Dairy discussions to be held in Dodge County
Dairy production practices will be the subject matter of the upcoming Dodge County Extension program “Dairy Talk Tuesdays.”
Three free talks will take place across the county over the next few months, the first being held Tuesday from 1-3 p.m. at Cooper Shop Saloon in Kekoskee.
UW-Extension Dairy and Livestock Educator Amanda Young, along with local and state industry specialists, will lead the conversations.
“This Tuesday, people will hear Dr. Josh Steinbart talk about ways to keep calves healthy, especially at this time of year,” Young said. “Winter weather doesn’t always play nice with animals.”
Steinbart, a veterinarian at Mayville Animal Clinic, will touch on problems that can affect a herd, such as high mortality of replacement animals, impaired growth of calves, decreased milk production of chronically afflicted calves and the increased risks of infectious disease transmission.
Young said the presentations are informal and there will be plenty of time to ask questions. Following Steinbart’s talk, Young will speak about ways to recognize, understand and manage farm stress.
“Much of the stress on farmers is beyond their control, like the weather, trade wars and a poor economy,” Young said.
She said being aware of stress triggers and managing potential safety hazards can help make a workplace safer.
The second dairy talk will be Feb. 12 from 1-3 p.m. at Lowell Community Memorial VFW in Lowell. The Dodge County chapter of the Wisconsin Farm Bureau will supply milk and cookies as a snack.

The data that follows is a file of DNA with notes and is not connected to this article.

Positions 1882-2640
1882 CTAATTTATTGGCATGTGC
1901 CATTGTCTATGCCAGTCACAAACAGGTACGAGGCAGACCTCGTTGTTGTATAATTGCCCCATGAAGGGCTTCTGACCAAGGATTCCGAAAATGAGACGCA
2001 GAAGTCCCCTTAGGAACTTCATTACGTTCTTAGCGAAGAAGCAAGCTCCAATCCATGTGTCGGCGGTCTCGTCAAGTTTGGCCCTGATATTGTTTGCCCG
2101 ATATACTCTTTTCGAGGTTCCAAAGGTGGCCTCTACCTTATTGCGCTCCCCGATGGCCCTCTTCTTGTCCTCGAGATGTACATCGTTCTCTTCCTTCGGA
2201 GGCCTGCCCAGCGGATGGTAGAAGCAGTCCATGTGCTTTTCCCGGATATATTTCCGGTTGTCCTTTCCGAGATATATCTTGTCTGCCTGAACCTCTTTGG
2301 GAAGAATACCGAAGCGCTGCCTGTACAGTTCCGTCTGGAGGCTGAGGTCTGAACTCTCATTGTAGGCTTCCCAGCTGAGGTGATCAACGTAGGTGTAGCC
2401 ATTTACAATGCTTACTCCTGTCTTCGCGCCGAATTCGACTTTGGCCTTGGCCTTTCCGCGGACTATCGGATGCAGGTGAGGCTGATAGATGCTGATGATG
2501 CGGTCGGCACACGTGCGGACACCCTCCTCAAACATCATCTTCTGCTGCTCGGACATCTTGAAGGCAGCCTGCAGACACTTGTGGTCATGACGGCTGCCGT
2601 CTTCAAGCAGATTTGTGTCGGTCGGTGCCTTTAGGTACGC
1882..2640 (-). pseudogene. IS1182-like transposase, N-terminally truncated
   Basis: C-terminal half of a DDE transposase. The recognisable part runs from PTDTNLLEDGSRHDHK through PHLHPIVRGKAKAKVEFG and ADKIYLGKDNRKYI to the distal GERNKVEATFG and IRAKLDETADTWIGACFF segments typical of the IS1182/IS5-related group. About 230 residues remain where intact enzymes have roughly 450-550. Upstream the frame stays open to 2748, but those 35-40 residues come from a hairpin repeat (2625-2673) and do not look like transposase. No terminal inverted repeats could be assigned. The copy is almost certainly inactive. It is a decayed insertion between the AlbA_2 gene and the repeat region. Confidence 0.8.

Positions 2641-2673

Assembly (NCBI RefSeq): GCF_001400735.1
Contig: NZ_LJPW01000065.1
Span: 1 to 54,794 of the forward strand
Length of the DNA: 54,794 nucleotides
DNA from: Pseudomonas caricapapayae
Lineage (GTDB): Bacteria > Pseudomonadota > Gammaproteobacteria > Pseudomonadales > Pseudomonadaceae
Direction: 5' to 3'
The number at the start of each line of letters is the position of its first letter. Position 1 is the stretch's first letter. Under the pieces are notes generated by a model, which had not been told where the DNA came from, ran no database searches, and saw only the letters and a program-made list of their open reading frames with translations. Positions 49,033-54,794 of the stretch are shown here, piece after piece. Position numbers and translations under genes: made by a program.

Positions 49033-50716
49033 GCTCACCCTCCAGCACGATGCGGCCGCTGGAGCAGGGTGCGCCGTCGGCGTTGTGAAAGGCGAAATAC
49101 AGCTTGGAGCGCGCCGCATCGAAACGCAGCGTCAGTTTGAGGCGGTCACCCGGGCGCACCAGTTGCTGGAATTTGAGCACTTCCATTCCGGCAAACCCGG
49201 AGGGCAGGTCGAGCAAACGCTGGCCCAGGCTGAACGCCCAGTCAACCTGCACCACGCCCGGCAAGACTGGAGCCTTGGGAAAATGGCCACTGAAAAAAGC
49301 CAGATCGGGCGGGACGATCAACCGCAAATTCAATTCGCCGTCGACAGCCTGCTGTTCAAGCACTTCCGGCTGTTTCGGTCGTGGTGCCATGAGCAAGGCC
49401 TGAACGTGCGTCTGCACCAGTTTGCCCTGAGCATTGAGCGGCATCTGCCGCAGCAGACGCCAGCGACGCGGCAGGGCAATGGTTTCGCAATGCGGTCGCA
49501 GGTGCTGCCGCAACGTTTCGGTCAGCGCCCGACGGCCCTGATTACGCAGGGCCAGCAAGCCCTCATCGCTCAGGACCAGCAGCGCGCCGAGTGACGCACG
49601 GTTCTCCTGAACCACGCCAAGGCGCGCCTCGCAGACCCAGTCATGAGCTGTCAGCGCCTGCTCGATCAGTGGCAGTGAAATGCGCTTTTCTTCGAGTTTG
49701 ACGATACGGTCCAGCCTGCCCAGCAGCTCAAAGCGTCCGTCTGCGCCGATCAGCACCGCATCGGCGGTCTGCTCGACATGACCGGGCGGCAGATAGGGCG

That afternoon’s presentation will be led by Mark Stephenson, the director of the Center for Dairy Profitability. He will provide a comprehensive overview of the Dairy Revenue Protection program and updates to the Farm Service Agency’s Dairy Margin Protection Program.
The Koneck Family Farm in Burnett is the location for the final dairy talk on March 12. It will be held inside from 1-3 p.m. and attendees are requested to bring their own chair.
The ins and outs of dairy cow behavioral well-being will be a topic of discussion led by Jennifer Van Os, an assistant professor in animal welfare. She will speak about the implications of exposure to environmental extremes, benefits of barns versus pasture, and how to manage both indoor and outdoor heat stress.
Young will then finish the series of talks by examining the proper ways to transport animals.
“This is the second year we are hosting the dairy talks because feedback was very positive,” Young said. “They provide an excellent opportunity to learn from one another and we’re hoping for a good turnout.”
The dairy talks are free, but registration is encouraged. To register, call 920-386-3790.